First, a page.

A new poll says 69 percent of registered New York voters expect the state will run out of money in December.
Most voters, 88 percent, believe the budget deficit is a major problem, according to the Marist College Institute for Public Opinion.
The poll was released a day after lawmakers met for a special session. The Legislature met to come up with a plan to close New York's $3.2 billion budget gap. No agreement among lawmakers has been reached on how to close that gap.
Gov. David Paterson, who called the Nov. 16-17 special session, wants to cut school aid by less than 4 percent, which would equate to $686 million in reduced spending this school year.
Paterson is also seeking at least $471 million in cuts to health care, which would trigger additional losses in matching federal Medicaid payments to health care providers.
Meanwhile, some Democrats from downstate are considering additional taxes on health maintenance organizations, or HMOs, to help balance the budget.
According to the Marist poll, 70 percent of the 805 New Yorkers surveyed believe the legislature is to blame for not handling the problem; 21 percent say it's the governor's fault. Sixty-four percent of respondents also disapprove of Paterson's handling of the budget.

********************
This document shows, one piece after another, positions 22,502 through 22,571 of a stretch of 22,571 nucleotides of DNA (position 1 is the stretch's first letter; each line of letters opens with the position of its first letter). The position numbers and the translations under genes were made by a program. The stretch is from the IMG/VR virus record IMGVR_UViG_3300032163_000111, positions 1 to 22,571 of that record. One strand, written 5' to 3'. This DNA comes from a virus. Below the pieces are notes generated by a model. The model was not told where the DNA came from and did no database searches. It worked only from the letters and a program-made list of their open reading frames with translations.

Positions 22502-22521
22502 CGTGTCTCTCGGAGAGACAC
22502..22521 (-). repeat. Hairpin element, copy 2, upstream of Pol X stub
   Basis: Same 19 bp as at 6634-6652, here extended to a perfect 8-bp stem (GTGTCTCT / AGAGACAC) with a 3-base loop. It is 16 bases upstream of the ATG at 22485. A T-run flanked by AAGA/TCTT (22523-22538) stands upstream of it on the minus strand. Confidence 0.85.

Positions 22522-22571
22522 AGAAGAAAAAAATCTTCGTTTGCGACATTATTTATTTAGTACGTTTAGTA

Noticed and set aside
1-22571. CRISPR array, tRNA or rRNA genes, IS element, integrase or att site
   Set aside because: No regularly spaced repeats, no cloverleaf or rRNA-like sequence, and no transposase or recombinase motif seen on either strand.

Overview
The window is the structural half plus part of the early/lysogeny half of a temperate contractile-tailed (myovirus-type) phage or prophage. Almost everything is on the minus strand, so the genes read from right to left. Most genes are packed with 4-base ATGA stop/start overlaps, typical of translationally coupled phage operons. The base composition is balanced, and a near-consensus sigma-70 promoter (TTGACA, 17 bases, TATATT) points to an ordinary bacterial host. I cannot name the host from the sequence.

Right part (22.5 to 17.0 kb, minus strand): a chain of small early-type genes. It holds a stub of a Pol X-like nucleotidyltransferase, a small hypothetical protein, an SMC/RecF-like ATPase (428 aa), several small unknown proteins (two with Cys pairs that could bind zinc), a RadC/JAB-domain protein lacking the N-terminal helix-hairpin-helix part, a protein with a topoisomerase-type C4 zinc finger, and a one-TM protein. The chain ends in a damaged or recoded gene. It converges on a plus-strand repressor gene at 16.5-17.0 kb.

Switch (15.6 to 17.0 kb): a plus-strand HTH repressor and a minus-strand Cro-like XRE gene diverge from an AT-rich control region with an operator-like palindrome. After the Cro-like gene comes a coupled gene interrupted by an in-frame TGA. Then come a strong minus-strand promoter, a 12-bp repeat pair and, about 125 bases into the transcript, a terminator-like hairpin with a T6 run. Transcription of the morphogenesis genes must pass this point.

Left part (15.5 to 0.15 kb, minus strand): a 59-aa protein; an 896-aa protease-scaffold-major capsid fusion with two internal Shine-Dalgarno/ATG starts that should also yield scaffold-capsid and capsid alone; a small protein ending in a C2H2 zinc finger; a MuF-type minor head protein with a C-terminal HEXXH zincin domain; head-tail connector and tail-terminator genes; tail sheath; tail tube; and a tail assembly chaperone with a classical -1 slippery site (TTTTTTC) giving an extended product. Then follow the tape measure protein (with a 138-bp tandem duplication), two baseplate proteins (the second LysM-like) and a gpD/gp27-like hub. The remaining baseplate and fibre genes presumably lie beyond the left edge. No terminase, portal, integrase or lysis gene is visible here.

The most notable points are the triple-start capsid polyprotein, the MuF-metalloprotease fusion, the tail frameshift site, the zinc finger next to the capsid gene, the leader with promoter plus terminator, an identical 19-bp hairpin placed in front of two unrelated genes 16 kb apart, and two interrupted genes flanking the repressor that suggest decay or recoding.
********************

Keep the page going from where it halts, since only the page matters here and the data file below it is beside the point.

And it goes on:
Lee Miringoff, Marist's poll director, said people are paying close attention to the budget, closer than they have in recent years. He said this poll is the first time voters were asked about their concerns about the state running out of money.
"What I was struck by in all this is the extent to which this has punched through with the voters in terms of people worrying that the state will run out of money and the number of people who think this is a major problem," Miringoff said. "Those are big numbers for something that typically in Albany attracts some attention. When they're late with the budget it's-'Here we go again, just like last time, ho hum.' This is the farthest from ho hum now. The reason is the economy is such a critical aspect of people's lives today."
The poll has a margin of error of plus or minus 3.5 percentage points.